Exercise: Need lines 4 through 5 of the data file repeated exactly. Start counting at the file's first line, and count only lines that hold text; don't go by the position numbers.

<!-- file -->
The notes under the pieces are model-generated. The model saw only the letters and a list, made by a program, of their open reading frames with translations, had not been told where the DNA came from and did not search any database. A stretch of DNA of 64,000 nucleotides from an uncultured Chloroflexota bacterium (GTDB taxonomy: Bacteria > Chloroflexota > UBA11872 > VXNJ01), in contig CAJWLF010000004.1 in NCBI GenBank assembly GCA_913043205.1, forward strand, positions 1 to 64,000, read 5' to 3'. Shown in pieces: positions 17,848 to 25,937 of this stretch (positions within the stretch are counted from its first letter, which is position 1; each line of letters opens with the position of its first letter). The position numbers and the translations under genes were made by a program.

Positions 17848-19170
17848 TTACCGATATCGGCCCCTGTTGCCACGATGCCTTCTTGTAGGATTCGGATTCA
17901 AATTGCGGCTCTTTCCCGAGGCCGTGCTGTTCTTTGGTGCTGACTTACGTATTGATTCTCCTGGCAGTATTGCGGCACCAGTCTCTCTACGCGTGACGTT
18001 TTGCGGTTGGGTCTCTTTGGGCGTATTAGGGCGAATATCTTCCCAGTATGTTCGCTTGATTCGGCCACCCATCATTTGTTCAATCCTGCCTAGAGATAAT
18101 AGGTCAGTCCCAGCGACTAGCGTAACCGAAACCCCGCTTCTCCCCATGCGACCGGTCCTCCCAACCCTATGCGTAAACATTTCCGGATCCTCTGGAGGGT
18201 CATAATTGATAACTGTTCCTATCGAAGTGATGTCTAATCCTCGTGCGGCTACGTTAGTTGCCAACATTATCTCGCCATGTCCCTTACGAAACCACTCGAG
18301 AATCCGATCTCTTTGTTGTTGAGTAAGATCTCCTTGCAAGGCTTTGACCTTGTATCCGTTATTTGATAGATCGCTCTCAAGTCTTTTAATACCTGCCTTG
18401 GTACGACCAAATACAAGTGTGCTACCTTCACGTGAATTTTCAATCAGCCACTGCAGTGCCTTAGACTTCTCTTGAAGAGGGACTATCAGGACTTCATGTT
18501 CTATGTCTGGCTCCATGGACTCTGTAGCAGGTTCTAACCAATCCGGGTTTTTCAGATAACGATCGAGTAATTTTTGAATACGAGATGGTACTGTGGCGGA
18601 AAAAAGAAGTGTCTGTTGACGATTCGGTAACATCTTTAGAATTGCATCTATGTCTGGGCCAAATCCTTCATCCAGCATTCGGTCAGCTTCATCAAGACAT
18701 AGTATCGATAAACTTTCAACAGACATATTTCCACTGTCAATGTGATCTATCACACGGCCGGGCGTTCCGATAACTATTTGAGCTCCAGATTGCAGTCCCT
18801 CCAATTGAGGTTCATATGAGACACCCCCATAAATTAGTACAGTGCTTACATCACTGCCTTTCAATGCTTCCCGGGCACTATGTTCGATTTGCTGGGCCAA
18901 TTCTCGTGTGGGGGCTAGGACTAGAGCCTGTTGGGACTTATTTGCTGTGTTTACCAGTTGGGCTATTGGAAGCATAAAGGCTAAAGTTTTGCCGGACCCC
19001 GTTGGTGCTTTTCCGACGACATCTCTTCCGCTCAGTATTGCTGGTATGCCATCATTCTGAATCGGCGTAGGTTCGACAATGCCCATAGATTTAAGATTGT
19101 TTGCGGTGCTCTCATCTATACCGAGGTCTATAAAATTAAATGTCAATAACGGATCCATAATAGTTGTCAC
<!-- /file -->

17901 AATTGCGGCTCTTTCCCGAGGCCGTGCTGTTCTTTGGTGCTGACTTACGTATTGATTCTCCTGGCAGTATTGCGGCACCAGTCTCTCTACGCGTGACGTT
18001 TTGCGGTTGGGTCTCTTTGGGCGTATTAGGGCGAATATCTTCCCAGTATGTTCGCTTGATTCGGCCACCCATCATTTGTTCAATCCTGCCTAGAGATAAT